[0050] The generally cylindrical shape and multi-chamber design of the insert (10) and completed laser sighting assembly simplifies and lowers the cost of manufacturing a cartridge of the present embodiment as compared to prior art cartridges by eliminating steps and compartmentalizing major component groups. Specifically, the configuration of contact strips (39), (31) and lugs (19),(11) on the insert (10) eliminates any need to first fit the insert into a hull (26) before piercing the hull with electrically conductive pins as taught in U.S. Pat. No. 8,544,203. The use of contact strips instead of pins also helps the electrical circuit in the laser aimed cartridges disclosed herein function more reliably than cartridges configured with pins. Additionally, the fact that the laser module (32), spring (34), positional switch (60), battery (36), and contact strips (39), (31) can be installed into the insert (10) independently of the remaining components of the completed cartridge, including the hull (26), powder (42), wad (40), shot (22), and overshot card (20) (collectively, "shell components"), to form a self-contained, drop-in laser sighting assembly allows for the separate manufacture of the laser sighting assembly component at a different location from where the shell components are manufactured or where the cartridge will be finally assembled. This advantage minimizes any special tooling needed to manufacture commercial quantities of the cartridges disclosed herein. It also makes the laser sighting assembly ideal for use with commercially available consumer reloading products, and provides a solution for shooters who prefer to load their own ammunition, as the only modification which must necessarily be made to the hull (26) is the creation of holes (27) through which the lugs (19), (11) and contact strips (39), (31) may pass.

ALTERNATIVE EMBODIMENTS-FIGS. 6 and 7

[0051] FIG. 6 shows an embodiment of the present invention in a metallic shot cartridge for use in a handgun or rifle. The laser module (32), spring (34), positional switch (60), battery (36) and contact strips (39), (31) are electrically insulated from the shot (22) and brass jacket (52) of the bullet. This is accomplished by coating said module (32), spring (34) and battery (36) with an insulating plastic such as high density polyethylene similar to the insert in the first embodiment above. Alternatively, an insert of a suitable shape would be used to insulate the electrical components from the core pellets. The contact strips (39) and (31) are insulated metallic tape. The insulation is removed from the face of the tape on the outside of the bullet's jacket. The exposed face of the tape would make electrical contact with the chamber of the firearm. The circuit would be completed when the firearm in which the cartidge is chambered is held within the working angle of the positional switch (60). When the circuit is complete the laser module is activated and projects a beam of visible light through lens (28) and axially through the bore of the firearm. The insulation and adhesive under the tape insulates it from the electrically conducting metallic jacket of the bullet. The cartridge need not be removed from the chamber to save battery life should the cartridge not be fired. Instead, the firearm need only be placed within a certain angle to vertical that is outside of the working angle of the positional switch. FIG. 7 repeats the description from FIG. 6, but embodied in a solid core (54) bullet.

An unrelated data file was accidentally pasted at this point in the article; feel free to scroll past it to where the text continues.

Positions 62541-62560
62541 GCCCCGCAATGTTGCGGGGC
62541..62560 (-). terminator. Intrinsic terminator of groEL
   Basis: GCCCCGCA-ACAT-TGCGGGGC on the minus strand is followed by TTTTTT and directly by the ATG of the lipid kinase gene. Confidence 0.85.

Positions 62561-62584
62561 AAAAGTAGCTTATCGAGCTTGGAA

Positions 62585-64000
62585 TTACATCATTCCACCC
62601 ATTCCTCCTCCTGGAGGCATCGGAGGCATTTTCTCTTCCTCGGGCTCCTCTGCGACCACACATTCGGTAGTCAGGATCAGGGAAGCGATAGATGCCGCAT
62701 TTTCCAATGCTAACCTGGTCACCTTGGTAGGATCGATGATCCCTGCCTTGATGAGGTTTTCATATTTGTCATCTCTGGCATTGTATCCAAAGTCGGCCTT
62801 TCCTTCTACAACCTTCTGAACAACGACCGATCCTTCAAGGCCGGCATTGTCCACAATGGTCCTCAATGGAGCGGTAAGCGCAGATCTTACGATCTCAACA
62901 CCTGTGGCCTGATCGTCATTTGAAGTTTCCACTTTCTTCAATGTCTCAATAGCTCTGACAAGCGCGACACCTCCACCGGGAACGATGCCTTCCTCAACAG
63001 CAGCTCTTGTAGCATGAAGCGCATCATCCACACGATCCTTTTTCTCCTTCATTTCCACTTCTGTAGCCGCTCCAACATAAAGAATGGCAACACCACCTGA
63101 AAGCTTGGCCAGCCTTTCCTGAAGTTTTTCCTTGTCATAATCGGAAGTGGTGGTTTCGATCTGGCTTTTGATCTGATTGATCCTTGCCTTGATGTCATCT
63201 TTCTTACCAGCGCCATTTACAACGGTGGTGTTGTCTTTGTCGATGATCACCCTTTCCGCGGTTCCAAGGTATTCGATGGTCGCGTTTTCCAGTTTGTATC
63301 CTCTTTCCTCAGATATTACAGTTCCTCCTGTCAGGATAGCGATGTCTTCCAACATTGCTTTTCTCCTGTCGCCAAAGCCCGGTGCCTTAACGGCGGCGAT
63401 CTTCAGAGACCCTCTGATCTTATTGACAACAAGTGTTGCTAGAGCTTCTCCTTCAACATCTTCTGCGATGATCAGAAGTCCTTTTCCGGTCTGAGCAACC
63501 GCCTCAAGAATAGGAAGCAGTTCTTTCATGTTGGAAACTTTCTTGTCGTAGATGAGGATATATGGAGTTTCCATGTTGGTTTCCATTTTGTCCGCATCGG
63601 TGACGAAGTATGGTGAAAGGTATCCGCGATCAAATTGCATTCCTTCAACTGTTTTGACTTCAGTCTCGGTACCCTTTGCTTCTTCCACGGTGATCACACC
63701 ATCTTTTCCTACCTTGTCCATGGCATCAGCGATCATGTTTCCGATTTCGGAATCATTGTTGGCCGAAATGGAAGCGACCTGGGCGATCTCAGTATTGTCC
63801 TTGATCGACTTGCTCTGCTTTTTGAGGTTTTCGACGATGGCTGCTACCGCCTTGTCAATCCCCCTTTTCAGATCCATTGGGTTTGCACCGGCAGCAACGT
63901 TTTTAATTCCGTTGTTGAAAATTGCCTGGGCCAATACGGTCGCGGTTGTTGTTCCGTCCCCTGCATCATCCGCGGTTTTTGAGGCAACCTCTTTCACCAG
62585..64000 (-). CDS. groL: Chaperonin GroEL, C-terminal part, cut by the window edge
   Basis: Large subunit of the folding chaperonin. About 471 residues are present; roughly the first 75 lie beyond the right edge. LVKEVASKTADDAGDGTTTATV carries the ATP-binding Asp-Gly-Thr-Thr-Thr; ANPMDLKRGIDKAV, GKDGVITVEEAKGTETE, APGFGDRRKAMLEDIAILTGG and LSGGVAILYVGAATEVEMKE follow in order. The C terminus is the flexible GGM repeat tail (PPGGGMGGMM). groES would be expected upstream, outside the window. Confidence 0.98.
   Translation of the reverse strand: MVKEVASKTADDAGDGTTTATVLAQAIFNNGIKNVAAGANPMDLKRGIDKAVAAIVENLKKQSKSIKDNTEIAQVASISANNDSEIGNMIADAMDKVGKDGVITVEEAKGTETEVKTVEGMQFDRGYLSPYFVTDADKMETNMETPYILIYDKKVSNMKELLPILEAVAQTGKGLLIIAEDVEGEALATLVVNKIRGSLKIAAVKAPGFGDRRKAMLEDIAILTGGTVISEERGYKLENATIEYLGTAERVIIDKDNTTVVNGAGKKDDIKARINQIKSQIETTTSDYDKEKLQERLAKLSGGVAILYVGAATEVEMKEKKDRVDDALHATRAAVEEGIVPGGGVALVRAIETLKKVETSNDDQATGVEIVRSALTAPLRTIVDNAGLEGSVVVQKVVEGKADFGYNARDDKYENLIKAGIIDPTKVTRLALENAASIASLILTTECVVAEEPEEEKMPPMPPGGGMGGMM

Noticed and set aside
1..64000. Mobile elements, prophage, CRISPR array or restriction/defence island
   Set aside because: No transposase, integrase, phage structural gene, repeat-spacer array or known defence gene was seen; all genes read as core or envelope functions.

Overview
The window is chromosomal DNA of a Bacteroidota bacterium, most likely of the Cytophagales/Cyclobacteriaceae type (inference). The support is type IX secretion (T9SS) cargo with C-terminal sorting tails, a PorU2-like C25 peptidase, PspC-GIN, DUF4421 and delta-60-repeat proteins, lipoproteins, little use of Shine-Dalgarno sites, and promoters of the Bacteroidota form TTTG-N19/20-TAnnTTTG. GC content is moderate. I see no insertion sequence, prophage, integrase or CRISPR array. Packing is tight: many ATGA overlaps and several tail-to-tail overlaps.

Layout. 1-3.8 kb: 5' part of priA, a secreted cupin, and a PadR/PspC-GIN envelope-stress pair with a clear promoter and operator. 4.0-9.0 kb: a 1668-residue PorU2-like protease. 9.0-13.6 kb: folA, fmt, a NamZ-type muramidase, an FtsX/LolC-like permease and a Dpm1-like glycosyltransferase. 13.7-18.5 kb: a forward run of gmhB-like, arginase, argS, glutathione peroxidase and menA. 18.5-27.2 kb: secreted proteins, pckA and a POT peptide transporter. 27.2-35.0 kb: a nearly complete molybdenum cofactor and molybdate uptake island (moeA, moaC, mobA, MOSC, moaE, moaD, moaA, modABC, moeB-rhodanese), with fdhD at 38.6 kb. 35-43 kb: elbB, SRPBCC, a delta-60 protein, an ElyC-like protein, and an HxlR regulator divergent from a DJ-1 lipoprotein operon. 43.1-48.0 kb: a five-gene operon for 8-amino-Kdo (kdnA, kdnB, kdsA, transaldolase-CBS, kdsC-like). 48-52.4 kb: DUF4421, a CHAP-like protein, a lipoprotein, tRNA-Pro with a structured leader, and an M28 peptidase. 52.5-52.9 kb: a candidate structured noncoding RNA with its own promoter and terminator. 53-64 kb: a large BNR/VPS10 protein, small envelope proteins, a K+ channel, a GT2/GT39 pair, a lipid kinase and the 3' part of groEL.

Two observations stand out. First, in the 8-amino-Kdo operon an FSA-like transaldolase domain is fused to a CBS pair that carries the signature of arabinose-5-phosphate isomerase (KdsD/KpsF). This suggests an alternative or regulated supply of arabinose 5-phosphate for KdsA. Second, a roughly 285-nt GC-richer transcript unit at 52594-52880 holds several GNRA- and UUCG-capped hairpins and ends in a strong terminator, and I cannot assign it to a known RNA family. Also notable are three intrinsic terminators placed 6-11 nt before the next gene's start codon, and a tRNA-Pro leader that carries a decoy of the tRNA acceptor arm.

[0052] USE AND OPERATION--FIGS. 8, 9A, 9B, 10, 11A, 11B, 12A, AND 12B

[0053] In use, a cartridge will ultimately be placed in the chamber of a firearm, whether the firearm is a breach loading firearm or a magazine fed firearm. However, because many firearms used today are magazine fed, it is important that the laser module remain off while the cartridge is present in a magazine. Accordingly, the tilt activated laser aimed ammunition of the present invention is designed to remain off while present in the magazine of a firearm.

[0054] Referring now to FIG. 8, there is shown the cartridge of FIG. 1 in the magazine of a firearm capable of firing shotgun cartridges. Since tolerances within such magazines are designed to be significant, contact strips (39) and (31) do not contact the electrical conducting metallic walls of the magazine (50) at the same time, and thus do not complete a circuit capable of activating the laser (32) while said cartridge is in the magazine, regardless of whether the firearm is held within the working angle of the positional switch (60).

[0055] FIG. 9A and FIG. 9B show enlarged views of the insets of FIG. 8 illustrating the lack of contact between contact strips (39), (31) with the magazine walls (50). Although it is possible for one of the two contact strips to touch the magazine wall (50) at one time, contact with the wall by one contact strip alone would not create a circuit and the laser would not activate regardless of whether the firearm is held within the working angle of the positional switch (60). Even if both contact strips (39), (31) were somehow forced into contact with the metal walls of the magazine (50), for example, due to the magazine being bent or otherwise damaged, the integral positional switch (60) within the cartridge would prevent the laser from activating while the firearm is held in a position at a more acute angle to vertical than the working angle of the switch (60).

[0056] As illustrated in FIG. 10, when placed in the chamber of a firearm, the contact strips (39), (31) of the cartridge make electrical conducting contact with the metallic chamber walls (46). This is due to a combination of the tight tolerances of the chamber (46) and the lugs (19), (11) of the insert (10), which support and bias said strips (39), (31) away from the exterior of the insert (10), through the holes (27) in the hull (26), and against the chamber walls. However, even when inserted in the chamber of the firearm, the laser will remain off while the firearm is held an a more acute angle to vertical than the working or activation angle of the positional switch (60), as shown in FIG. 12B.